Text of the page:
I have always believed that hip hop saves lives. As Kendrick Lamar once stated in an interview, “People live their lives to this music.” Hip hop is a form that allows marginalized members of society to express themselves and let other marginalized people know they are heard. This, I have always known. But not until I heard the name Travis Karter did I come to understand that hip hop music has the ability to quite literally physically prevent people from dying. After hearing his newest album Phase III, there was only one way to understand this rising star’s intentions, to have a conversation with him.

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Isle of Dogs: Another Strange Masterpiece

I have been looking forward to this movie for months. Since Isle of Dogs’ first trailer dropped last September, I have waited with bated breath. So much intersected here: not only is it a stop-motion animated film, but it’s a Wes Anderson film, AND it’s a PG-13 animated film. That last one stuck out the most to me. We see family animated films and adult animated films all the time, but nothing in the middle.

GUEST ROOM | 25 Great Things About The Sandlot 25 Years Later

On April 7, 1993, one day before Macedonia joined the United Nations, history was made: David Mickey Evans’ The Sandlot was released in theaters across the United States. It’s been one score and five years since its release, so let us celebrate why this film still stands. 1. The shoes: There is still nothing better than seeing canvas Converse Chuck Taylor All-Stars or PF Flyers striking the dirt diamond and trampled plates. 2.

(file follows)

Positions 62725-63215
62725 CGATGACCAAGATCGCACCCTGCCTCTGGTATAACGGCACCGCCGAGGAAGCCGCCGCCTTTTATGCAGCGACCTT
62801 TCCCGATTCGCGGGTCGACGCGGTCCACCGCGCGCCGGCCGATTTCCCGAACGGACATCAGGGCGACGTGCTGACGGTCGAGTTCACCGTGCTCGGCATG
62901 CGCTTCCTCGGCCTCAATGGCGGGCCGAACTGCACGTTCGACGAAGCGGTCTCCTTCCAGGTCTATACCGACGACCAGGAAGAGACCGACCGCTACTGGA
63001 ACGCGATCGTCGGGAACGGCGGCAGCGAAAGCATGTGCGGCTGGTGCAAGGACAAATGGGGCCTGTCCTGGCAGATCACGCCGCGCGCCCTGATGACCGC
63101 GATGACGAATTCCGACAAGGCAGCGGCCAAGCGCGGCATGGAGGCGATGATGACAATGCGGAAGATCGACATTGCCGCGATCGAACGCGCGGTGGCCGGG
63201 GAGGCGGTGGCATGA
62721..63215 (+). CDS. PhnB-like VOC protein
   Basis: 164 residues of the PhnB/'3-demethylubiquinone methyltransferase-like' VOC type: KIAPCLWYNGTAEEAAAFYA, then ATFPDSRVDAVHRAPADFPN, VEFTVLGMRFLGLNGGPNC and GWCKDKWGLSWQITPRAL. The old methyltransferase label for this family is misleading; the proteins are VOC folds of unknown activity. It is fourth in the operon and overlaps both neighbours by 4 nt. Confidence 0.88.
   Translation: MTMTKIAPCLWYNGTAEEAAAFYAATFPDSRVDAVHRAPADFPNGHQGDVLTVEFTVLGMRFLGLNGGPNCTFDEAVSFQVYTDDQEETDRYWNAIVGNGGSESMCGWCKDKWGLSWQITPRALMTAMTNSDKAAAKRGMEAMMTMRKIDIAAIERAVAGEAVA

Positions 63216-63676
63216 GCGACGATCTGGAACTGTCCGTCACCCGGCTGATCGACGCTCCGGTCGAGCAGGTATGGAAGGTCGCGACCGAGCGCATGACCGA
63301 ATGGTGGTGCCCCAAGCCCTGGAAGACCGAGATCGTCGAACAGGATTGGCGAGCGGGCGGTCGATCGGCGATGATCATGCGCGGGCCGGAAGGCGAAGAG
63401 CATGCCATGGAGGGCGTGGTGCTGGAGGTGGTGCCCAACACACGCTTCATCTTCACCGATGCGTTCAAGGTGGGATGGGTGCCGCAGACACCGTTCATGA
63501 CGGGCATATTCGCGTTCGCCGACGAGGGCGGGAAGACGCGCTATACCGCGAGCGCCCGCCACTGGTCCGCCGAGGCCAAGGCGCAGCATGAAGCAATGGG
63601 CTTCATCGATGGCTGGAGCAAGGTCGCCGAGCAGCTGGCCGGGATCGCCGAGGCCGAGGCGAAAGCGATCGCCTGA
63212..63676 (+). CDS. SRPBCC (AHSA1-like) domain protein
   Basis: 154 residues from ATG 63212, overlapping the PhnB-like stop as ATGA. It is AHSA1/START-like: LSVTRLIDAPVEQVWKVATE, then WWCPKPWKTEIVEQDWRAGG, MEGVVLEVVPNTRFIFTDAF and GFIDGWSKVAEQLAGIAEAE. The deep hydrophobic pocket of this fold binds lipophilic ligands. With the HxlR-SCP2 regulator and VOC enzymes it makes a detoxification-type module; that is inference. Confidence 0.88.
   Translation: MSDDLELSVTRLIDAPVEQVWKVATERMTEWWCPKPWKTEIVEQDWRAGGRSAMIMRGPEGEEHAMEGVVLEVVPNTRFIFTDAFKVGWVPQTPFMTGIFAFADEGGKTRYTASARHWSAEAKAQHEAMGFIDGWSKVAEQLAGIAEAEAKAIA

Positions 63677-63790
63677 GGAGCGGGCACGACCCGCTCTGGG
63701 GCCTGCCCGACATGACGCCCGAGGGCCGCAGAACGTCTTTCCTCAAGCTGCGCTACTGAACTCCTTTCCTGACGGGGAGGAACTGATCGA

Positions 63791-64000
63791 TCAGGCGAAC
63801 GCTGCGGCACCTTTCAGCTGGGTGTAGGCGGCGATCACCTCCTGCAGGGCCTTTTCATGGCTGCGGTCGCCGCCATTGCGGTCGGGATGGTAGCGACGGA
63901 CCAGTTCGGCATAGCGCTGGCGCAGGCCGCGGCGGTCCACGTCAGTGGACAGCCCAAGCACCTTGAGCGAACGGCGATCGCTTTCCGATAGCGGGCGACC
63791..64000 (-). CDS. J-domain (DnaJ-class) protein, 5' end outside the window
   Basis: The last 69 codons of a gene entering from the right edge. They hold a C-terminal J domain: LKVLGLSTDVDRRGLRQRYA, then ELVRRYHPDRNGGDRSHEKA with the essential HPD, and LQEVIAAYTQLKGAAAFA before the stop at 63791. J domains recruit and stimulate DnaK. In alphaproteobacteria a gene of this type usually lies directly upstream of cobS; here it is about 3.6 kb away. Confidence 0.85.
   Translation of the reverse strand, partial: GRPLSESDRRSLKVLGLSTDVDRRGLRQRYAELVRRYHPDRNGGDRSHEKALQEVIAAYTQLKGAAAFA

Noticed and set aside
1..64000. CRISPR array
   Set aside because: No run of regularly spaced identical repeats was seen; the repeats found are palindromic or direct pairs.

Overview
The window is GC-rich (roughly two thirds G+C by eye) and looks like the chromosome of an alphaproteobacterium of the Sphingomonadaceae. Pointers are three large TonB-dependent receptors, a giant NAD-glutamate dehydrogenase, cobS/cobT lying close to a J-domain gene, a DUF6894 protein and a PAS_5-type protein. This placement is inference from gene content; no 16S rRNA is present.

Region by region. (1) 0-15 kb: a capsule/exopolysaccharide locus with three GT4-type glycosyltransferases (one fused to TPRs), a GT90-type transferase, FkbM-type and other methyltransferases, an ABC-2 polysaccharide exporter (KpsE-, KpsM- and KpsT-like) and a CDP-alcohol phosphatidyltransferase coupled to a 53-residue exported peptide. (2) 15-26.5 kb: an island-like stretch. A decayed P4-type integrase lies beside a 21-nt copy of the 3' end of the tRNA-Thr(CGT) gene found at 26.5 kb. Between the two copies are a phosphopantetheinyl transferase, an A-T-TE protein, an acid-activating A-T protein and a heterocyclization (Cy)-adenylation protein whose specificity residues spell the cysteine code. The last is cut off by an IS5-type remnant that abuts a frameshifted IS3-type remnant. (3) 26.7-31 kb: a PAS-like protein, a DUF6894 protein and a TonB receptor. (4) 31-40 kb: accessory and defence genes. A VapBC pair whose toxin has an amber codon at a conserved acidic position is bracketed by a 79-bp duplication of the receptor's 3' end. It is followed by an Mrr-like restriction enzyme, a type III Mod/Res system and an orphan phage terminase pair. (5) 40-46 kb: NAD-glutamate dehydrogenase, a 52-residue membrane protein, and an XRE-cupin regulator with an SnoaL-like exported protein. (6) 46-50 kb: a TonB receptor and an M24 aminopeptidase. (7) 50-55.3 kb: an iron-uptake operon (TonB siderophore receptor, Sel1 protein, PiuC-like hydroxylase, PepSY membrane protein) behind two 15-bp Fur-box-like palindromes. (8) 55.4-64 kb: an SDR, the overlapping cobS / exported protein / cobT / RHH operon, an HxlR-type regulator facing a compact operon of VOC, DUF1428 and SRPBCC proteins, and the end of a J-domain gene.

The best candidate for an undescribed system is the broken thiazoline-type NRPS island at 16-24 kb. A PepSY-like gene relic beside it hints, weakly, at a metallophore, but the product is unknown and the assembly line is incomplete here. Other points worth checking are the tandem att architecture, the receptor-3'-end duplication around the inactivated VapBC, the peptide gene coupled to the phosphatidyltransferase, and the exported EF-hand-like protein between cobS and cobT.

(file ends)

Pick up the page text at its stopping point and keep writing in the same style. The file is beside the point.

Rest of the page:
Ready Player One: A Visual Stunner

Trying to adapt Ernest Cline’s novel Ready Player One was going to be a challenge for any director, even a veteran one like Steven Spielberg. Released in 2011, Cline’s debut was filled with pop culture references that were indicative of the decade it was written in, though he also sprinkled in a plethora of ’70s-’90s references as well. Yet because the film adaptation is gracing screens seven years later, what was seen as contemporary back then is now outdated. Spielberg thankfully does not force characters from 2018’s popular zeitgeist to interact with the characters Cline used in his novel. Ready Player One is surprisingly able to revel in the nostalgic excess that made the novel so popular in the past, yet it explores thought-provoking themes about virtual reality, climate change and escapism present in today’s society.

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Crime and History: A Review of To Die But Once

Despite the proverb, I shamelessly judged To Die But Once, Jacqueline Winspear’s latest novel in her Maisie Dobbs British crime series, by the cover. With its ominous opaque figure front and center, surrounded by airplanes, and the catchy title, I was already hooked. As the fourteenth novel in the series, To Die But Once reads almost mechanically. It’s as if there is a formula to the prose and all Winspear has to do is fill in the plot. But the ease of the novel is not to be construed as pedestrian or uninspired.